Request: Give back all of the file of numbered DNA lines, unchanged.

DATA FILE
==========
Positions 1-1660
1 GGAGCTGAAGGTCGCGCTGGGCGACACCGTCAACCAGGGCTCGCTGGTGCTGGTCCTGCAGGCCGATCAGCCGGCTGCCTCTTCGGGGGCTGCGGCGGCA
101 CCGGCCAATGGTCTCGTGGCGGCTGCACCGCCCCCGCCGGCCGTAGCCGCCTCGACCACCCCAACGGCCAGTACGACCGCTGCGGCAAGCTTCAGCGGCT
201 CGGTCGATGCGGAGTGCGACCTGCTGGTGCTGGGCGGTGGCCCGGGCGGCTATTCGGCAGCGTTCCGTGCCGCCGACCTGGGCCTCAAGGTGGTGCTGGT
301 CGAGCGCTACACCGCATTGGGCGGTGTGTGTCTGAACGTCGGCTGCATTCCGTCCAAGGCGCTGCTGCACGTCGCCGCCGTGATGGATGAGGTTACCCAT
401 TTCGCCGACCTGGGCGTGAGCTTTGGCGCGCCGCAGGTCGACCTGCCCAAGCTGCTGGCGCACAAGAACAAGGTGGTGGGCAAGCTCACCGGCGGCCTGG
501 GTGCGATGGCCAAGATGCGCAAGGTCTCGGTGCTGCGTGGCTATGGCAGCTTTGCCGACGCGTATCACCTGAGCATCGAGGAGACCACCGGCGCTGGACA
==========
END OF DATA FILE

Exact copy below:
Positions 1-1660
1 GGAGCTGAAGGTCGCGCTGGGCGACACCGTCAACCAGGGCTCGCTGGTGCTGGTCCTGCAGGCCGATCAGCCGGCTGCCTCTTCGGGGGCTGCGGCGGCA
101 CCGGCCAATGGTCTCGTGGCGGCTGCACCGCCCCCGCCGGCCGTAGCCGCCTCGACCACCCCAACGGCCAGTACGACCGCTGCGGCAAGCTTCAGCGGCT
201 CGGTCGATGCGGAGTGCGACCTGCTGGTGCTGGGCGGTGGCCCGGGCGGCTATTCGGCAGCGTTCCGTGCCGCCGACCTGGGCCTCAAGGTGGTGCTGGT
301 CGAGCGCTACACCGCATTGGGCGGTGTGTGTCTGAACGTCGGCTGCATTCCGTCCAAGGCGCTGCTGCACGTCGCCGCCGTGATGGATGAGGTTACCCAT
401 TTCGCCGACCTGGGCGTGAGCTTTGGCGCGCCGCAGGTCGACCTGCCCAAGCTGCTGGCGCACAAGAACAAGGTGGTGGGCAAGCTCACCGGCGGCCTGG
501 GTGCGATGGCCAAGATGCGCAAGGTCTCGGTGCTGCGTGGCTATGGCAGCTTTGCCGACGCGTATCACCTGAGCATCGAGGAGACCACCGGCGCTGGACA